Vegetable supply is not only limited in Spain and Morocco; Italy also shares in the malaise. "Especially in Sicily and Puglia, it is problematic," says Frits de Mooij of Vita Verde from Maasdijk. "Due to a storm last week, many greenhouses in Sicily were blown away and flooded with rainwater. We were also unable to harvest and deliver cherry tomatoes and baby plum tomatoes that day."
"After that, the volumes decreased rapidly. We are now at 50% of our normal volume. And prices are extremely high by Italian standards. Because of the shortages in Spain and Morocco, we could fill the demand nicely for many customers - just like last year when Spanish aubergines were suddenly unavailable, and we could fill that gap nicely - but this year, we couldn't get it done. Unfortunately, the storm caused us to have no volumes."
"Cauliflower and broccoli were also hardly available for a long time, but fortunately, that is starting to level up again, which means we can deliver all programs again and even start planning some promos. The same goes for babyleafs, of which there was a huge shortage for the past three weeks. But that gap has passed now, and availability is back to normal. Another gap in babyleaf availability is expected in a month's time, provided temperatures go up."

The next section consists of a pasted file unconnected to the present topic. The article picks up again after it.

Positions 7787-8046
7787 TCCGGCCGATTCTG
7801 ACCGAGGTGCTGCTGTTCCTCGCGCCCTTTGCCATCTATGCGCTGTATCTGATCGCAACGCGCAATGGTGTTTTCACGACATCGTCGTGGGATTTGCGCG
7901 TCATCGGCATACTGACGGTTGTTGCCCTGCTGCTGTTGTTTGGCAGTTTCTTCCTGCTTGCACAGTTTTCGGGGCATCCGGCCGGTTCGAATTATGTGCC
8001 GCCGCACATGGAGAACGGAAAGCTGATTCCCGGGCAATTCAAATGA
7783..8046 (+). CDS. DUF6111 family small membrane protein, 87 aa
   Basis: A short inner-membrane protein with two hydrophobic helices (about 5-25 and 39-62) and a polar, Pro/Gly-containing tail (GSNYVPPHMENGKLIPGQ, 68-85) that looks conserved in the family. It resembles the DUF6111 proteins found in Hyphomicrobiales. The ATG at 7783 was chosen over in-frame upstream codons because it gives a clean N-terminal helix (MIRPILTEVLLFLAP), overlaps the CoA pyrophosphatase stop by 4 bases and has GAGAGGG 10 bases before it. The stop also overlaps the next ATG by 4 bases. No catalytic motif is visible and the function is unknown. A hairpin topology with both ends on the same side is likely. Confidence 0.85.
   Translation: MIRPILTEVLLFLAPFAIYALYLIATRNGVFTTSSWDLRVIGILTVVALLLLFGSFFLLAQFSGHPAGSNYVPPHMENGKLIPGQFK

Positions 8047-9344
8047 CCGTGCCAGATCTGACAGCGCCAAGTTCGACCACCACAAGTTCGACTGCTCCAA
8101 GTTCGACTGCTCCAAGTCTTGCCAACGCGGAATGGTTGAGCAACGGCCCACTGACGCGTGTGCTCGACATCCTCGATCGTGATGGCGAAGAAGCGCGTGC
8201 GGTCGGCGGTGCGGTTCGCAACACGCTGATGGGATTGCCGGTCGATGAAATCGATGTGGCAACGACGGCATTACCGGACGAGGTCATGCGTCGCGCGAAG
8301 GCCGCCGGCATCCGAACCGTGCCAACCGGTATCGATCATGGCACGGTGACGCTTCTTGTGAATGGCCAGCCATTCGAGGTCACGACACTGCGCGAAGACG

"With everyone trying to fill in the gap now, there will eventually be a shortage again because product simply grows slower with these low temperatures. Now, with babyleafs in January and February, it is a well-known phenomenon that there is a shortage, but this year every product seems to be affected: now the availability of dill and parsley is a big problem again. The price shoots up immediately. Just when you think the problems are over, we have another new challenge," Frits concludes.
For more information:
Frits de Mooij
2676 LE Maasdijk
Tel.: +31 (0)174 241 400